A legendary culture lives on today. Its people walk ceaselessly, their steps weaving a network of paths of light dictating the order of the days and nights.

They are epic, vanquishing giants in mythical times. Their world was born from a gourd; it was also woven from the hair of the most ancient woman. Fire is their grandfather; the sun, their father. Rain, the earth and the sea are their mothers; deer and peyote, their elder brothers.

They are heirs to he who wed the five corn goddesses, the lone survivor of a devastating flood. Those who emerged from the sea, in the land of wolves, are also their ancestors; they crossed their territories on foot in search of the first dawn.

All of these universes are interwoven into a unique and eternally dynamic vision of the world: the Wixarika, known to us today as Huichol culture.

Huichol culture
The Eternal Return to Mythical Times
The Huichol universes begin here, the place of Our Mother Tatei Haramara, the sea, the westernmost space in their territory.

In mythical times the coast was the land of monsters and giants, ruled by Our Grandmother Takutsi, the most ancient goddess. All was water and darkness, until the ancestors emerged and followed the deer who led them east, where the sun was born.

The great white rock in the sea and the whole landscape are gods that the Huichols venerate with offerings and they introduce them to their newborns. This is the world “below,” the female realm of the fertility of the primordial waters. It is also where some souls go to join the unbridled fiesta that is the underworld.

Geographic, Mythical and Sacred Landscape
The five cardinal directions of Huichol territory form a rhombus with a center that as a whole houses the geography of mythical, sacred, and community spaces that form its universes.

To the north at the border with Durango and Zacatecas is the sanctuary of Hauramanaka, “place of floating wood.” There, from the high forest on Cerro Gordo one contemplates the Sierra Madre Occidental that crosses the territory from north to south to Lake Chapala in Jalisco.

From the west, in Nayarit, the coast is transformed until it reaches the peaks of the Sierra, at the heart of which the oldest communities live around the Chapalagana River canyon. Eastward is the sacred desert of Wirikuta in San Luis Potosí, at the eastern end of which rises the Hill of Dawn.

The Preservation of Customs
To survive the mythical flood, with the advice of Our Grandmother Takutsi, a man named Watakame made a small boat and climbed into it with a little black dog and five kernels of corn. When the boat ran aground at Chapala, the sacred site of Xapawiyeme “place of Our Mother, the rain fig tree,” the little dog turned into a woman, he married her and planted the corn to create the first cornfield or coamil. And so, he became the first cultivator.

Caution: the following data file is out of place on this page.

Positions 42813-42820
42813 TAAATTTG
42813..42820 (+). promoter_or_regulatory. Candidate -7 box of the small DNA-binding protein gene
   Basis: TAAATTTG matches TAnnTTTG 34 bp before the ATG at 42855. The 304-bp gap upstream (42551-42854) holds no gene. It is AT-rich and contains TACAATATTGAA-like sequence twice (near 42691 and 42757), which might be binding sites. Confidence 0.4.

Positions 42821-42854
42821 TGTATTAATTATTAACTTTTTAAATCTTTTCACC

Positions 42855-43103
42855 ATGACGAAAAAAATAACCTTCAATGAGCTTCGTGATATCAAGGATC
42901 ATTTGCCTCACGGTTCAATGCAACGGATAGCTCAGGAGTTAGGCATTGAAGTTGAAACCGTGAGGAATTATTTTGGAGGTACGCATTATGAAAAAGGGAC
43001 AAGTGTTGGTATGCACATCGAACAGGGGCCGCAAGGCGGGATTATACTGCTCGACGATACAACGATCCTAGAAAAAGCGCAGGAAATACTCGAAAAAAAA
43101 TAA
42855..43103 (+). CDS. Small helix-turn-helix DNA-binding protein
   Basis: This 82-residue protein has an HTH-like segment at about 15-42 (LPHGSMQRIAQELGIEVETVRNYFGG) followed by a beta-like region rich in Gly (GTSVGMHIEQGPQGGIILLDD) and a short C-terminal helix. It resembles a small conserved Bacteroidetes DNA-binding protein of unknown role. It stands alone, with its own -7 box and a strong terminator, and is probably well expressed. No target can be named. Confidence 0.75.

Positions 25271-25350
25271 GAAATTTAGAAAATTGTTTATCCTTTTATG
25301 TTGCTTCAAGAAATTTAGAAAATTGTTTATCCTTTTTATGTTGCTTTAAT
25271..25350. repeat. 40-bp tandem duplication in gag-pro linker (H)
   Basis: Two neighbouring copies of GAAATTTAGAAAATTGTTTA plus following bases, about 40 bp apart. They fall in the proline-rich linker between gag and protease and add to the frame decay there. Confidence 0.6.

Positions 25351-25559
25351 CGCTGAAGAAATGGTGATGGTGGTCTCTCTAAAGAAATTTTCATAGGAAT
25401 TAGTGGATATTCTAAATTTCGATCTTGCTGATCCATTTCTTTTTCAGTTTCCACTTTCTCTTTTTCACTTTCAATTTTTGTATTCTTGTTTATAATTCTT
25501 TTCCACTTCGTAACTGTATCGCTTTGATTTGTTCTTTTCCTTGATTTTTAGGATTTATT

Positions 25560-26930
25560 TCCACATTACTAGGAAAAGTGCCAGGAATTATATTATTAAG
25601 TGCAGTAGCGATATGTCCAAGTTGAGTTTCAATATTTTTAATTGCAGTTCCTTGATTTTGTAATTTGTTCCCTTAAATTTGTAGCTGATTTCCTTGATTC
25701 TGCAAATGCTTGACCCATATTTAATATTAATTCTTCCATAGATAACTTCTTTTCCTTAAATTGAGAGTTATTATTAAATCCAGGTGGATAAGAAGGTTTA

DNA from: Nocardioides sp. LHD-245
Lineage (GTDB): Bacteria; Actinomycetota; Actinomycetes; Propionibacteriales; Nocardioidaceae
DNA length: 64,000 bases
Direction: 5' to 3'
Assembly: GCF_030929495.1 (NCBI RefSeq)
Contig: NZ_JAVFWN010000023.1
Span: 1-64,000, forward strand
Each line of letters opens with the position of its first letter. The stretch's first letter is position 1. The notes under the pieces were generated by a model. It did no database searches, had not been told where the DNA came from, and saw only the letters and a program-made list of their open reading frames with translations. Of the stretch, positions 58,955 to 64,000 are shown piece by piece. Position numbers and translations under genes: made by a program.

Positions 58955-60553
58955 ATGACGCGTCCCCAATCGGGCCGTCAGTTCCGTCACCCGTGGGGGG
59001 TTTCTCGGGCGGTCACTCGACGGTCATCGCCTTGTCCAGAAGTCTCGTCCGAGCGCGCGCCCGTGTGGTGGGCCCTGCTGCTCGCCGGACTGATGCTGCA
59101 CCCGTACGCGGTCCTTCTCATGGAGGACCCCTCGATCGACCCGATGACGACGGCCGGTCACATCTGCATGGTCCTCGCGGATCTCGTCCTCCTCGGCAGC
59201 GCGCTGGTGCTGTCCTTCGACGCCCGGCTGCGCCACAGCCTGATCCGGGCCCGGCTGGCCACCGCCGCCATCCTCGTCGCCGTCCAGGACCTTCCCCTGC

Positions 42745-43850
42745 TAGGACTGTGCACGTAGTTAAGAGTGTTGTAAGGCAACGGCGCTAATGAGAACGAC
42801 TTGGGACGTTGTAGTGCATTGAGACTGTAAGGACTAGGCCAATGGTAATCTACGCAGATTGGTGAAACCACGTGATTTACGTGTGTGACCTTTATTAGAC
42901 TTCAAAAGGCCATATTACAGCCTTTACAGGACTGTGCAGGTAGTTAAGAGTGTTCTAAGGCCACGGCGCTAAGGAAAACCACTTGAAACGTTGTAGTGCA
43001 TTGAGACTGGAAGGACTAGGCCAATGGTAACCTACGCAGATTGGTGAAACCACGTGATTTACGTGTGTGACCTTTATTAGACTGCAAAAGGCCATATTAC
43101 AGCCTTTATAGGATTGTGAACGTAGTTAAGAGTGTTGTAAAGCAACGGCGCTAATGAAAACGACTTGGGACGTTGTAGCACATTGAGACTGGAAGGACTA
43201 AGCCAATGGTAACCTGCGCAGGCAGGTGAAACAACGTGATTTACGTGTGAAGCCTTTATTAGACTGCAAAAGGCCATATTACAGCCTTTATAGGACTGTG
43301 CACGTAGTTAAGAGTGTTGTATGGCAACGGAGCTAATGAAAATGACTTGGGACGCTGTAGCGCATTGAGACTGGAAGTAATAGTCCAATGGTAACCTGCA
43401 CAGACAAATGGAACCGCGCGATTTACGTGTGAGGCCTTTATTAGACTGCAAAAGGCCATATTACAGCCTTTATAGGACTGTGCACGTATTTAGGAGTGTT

From that time on, the wixaritari or Huichols weave their community ties, building houses and shrines, embroidering cotton or wool, cultivating their ties with maize.

Since the time they are children, Huichols learn and live their customs. So they venerate the mother goddesses of the earth, rain, and corn, who feed them and shelter them.

The Order of the mara'akame
At Te’akata, the “place of the oven” before the sun came into being, the Young Morning Star shot rocks with an arrow that set them on fire. And so Tatewari, Our Grandfather the fire god, the first shaman or mara’akame was born.

His shrine is the model of all ceremonial centers, the home of the gods wherever a Huichol community may be. Its faithful caretakers are the jicareros (gourd bearers). They carry out and defend customs, go on pilgrimage to sacred sites, and join the people to create the world anew time and again with offerings and rituals.

A select few become mara’akame possessing the gift to cure people, granting favors, occupying ceremonial chairs, and giving the gods voice through their songs.

An Eternally New Universe
The first deer emerged from the sea and went to the desert of Wirikuta, place of light. He surrendered himself transformed into the sacred peyote cactus to the five mythical hunters, just as the sun rose for the first time. Dawn came thanks to the sacrifice of a crippled one-eyed boy who threw himself into the fire and was reborn as Father Sun at the summit of Paritekia Hill, “place of dawn.” There, a turkey named him Tayau.

That is why the Huichols make a pilgrimage to Wirikuta, world of “above.” They purify themselves in its springs and hunt deer and peyote. At dawn they cover their hats with turkey feathers, paint their faces yellow, and sing until they reach nierika, the vision of the gods, to return to share peyote or hikuri with their community and together do the rain dance.

The tale of the first dawn
The Huichol yarn painting: Nierika Art
Yarn painting
General reading
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